I’ve been watching Russ Tedrake’s underactuated robotics and been trying some stuff out. The Drake package probably does this stuff better. Also IpOpt and Snopt are the libraries that get mentioned when people want to do this stuff for real.

It’s  too slow to be practical. That is mostly the fault of the cvxpy overhead. The ECOS solver itself says that it solves each iteration in about 0.02 seconds on my macbook.

The idea is to use linearized dynamics as constraints. Then iteratively ask cvxpy to solve for us. Until hopefully it converges. This is Sequential Convex Programming https://web.stanford.edu/class/ee364b/lectures/seq_slides.pdf

I used the discretization of the equations of motion using the mehotd described here https://epubs.siam.org/doi/pdf/10.1137/16M1062569

It is possible I did it right.

The Hermite Collocation for the trajectory and trapezoidal for the control

If we used just an absolute value cost, this all would be a linear program. Something to consider. Also CVXOPT would probably be faster.

It hurts me that the constraint and cost matrices are banded and could be solved so quickly. But the next level up in programming complexity takes a lot more work it seems to me.

import numpy as np
import scipy as sp
import cvxpy as cvx
import matplotlib.pyplot as plt

g = 9.8
l = 1.0
dt = 0.1

def f(x, u):
#print(x)
b = np.zeros_like(x)
theta = x
dtheta = x
a = u
b = dtheta
b = (a * np.cos(theta) - g * np.sin(theta)) / l
return b

def df(x, u):
A = np.zeros((x.shape, x.shape))
B = np.zeros((x.shape, u.shape))
theta = x
dtheta = x
a = u
A[0,1] = 1
# dtheta derviatvie.
A[1,0] = (- a * np.sin(theta) - g * np.cos(theta)) / l
B[1,0] = np.cos(theta) / l
#b[1,:] = (a * np.cos(theta) - g * np.sin(theta)) / l
return A, B

def linf(x, u, x2, u2):
b = f(x,u)
A, B = df(x,u)
return b + A @ (x2 - x) + B * (u2 - u)

for j in range(15):
controls = []
constraints = []
thetas = []
dthetas = []
xs = []
cost = 0

#initiial condition constraints

x = cvx.Variable(2)
constraints.append(x == 0)
constraints.append(x == 0)

xs.append(x)

u = cvx.Variable(1)
constraints.append(u <= 13.0)
constraints.append(u >= -13.0)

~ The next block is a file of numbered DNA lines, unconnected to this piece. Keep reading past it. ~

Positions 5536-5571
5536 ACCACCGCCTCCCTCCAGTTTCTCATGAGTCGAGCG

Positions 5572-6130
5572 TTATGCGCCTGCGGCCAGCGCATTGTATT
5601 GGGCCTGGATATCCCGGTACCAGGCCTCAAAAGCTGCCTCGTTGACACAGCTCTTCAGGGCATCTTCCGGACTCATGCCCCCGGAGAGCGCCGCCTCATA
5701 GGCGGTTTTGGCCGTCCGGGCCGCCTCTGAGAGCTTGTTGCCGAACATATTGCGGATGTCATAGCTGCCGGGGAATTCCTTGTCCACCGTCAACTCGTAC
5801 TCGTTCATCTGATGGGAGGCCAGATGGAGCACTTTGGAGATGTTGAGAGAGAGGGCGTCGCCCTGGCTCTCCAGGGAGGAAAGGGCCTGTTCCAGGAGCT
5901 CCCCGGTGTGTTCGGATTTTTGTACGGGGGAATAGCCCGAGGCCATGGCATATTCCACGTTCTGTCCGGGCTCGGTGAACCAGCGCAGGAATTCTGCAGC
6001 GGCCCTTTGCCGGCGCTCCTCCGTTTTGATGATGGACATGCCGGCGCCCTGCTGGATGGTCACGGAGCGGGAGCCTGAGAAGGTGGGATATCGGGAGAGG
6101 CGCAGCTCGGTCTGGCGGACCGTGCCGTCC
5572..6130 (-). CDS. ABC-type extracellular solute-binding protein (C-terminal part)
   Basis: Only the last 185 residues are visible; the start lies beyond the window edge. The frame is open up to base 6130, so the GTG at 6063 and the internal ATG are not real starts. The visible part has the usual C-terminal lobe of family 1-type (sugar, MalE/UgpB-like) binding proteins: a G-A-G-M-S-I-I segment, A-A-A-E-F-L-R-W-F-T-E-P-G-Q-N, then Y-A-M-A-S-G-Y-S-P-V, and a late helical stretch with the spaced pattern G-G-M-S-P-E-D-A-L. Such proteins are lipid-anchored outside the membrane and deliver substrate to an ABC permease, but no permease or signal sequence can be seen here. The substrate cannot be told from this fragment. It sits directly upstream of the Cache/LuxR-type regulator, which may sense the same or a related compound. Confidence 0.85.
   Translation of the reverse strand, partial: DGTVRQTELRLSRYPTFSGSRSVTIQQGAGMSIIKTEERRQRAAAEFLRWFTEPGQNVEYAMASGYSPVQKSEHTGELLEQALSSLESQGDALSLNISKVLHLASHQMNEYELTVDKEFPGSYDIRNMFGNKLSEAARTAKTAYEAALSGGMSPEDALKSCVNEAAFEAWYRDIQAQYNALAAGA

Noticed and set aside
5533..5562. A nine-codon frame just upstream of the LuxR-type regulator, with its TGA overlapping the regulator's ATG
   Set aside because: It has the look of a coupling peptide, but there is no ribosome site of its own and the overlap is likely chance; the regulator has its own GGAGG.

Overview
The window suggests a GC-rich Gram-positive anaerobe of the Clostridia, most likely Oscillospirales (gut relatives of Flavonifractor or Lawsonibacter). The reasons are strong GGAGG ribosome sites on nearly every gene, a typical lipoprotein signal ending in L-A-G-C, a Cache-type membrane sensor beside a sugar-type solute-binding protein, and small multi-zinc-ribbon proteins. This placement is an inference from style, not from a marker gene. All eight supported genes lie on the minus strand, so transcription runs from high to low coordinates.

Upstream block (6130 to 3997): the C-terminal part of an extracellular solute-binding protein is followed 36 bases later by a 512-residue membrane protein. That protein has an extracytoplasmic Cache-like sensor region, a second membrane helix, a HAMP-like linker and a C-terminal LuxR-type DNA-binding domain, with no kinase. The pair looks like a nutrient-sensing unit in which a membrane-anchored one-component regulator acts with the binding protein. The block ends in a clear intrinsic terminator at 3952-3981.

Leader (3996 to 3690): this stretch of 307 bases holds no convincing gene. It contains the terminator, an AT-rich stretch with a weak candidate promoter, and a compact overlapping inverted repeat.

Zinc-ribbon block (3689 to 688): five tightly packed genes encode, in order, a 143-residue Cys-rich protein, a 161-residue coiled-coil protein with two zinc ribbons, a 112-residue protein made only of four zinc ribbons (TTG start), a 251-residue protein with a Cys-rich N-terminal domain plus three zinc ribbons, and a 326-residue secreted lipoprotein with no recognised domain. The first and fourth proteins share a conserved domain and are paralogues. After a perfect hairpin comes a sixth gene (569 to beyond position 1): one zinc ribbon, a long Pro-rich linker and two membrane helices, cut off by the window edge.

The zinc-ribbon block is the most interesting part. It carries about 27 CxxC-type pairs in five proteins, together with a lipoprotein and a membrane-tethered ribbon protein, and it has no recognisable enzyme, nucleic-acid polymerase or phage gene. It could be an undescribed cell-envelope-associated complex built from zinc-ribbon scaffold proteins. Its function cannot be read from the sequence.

controls.append(u)

next_u = cvx.Variable(1)
controls.append(next_u)

# next time step variables
next_x = cvx.Variable(2)
half_x = cvx.Variable(2)

#delthetan = cvx.Variable()
#deldthetan = cvx.Variable()
#delthetas.append(delthetan)
#deldthetas.append(deldthetan)
xs.append(half_x)
xs.append(next_x)
#lin = linearApproxAlpha(a[i], theta[i])

#Dynamics

constraints.append(half_x == next_x/2 + x/2 + dt/8 * (linf(np_x[2*i,:], np_u[i,:],x, u ) - linf(np_x[2*i+2,:], np_u[i+1,:],next_x, next_u )))

constraints.append(next_x - x ==  (linf(np_x[2*i,:], np_u[i,:], x, u ) + 4 * linf(np_x[2*i+1,:], (np_u[i,:] + np_u[i+1,:]) / 2, half_x, (u + next_u)/2) + linf(np_x[2*i+2,:], np_u[i+1,:], next_x, next_u )  ) * dt / 6)
#constraints.append(deldthetan == deldtheta + lin(at, deltheta) * dt)

#conditions on allowable control
constraints.append(next_u <= 8.0)
constraints.append(next_u >= -8.0)
#trust regions

#Cost calculation
cost = cost + cvx.huber( x - np.pi, M=0.5) + 0.01 * cvx.huber(u)#+ (np.cos(np_x[2*i,:]) + 1) * (x - np_x[2*i,:])  #+ cvx.square( x - np.pi ) #+ cvx.square(u) #+ 0.1 * cvx.square(ut)
# + cvx.square(np.cos(np_x[2*i,:])*(x - np_x[2*i,:]))
x = next_x
u = next_u

cost = cost + 100 * cvx.square( x - np.pi )  # cvx.huber( x - np.pi, M=0.4)
objective = cvx.Minimize(cost)
#print(objective)
#print(constraints)
prob = cvx.Problem(objective, constraints)
sol = prob.solve(verbose=True)
#print(sol)
#update by the del
#theta += np.array(list(map( lambda x: x.value, delthetas)))
#print(x.value)
#print(constraints)
np_x = np.array(list(map( lambda x: x.value, xs)))
print(np_x.shape)
np_x = np_x.reshape((-1,2))
print(np_x.shape)
np_u = np.array(list(map( lambda x: x.value, controls))).reshape((-1,1))
'''
plt.plot(np_x[::2,0])
plt.plot(np_x[::2,1])
plt.plot(np_u[:,0])

plt.show()
'''
#dtheta += np.array(list(map( lambda x: x.value, deldthetas)))
#a += np.array(list(map( lambda x: x.value, controls)))

#print(np_u)

plt.plot(np_x[::2,0])
plt.plot(np_x[::2,1])
plt.plot(np_u[:,0])

plt.show()

#TODO
'''
We need to add cart position contraints
Parameters to hopefully speed up
Better initial guess.
Derivative of Cost
Is this actually working?
'''


This is the result

Green is cart acceleration. You can see it slamming into the maximum acceleration constraint

Blue is pole angle and orange is angular velocity. So it does a pretty good job. For some settings it is just awful though.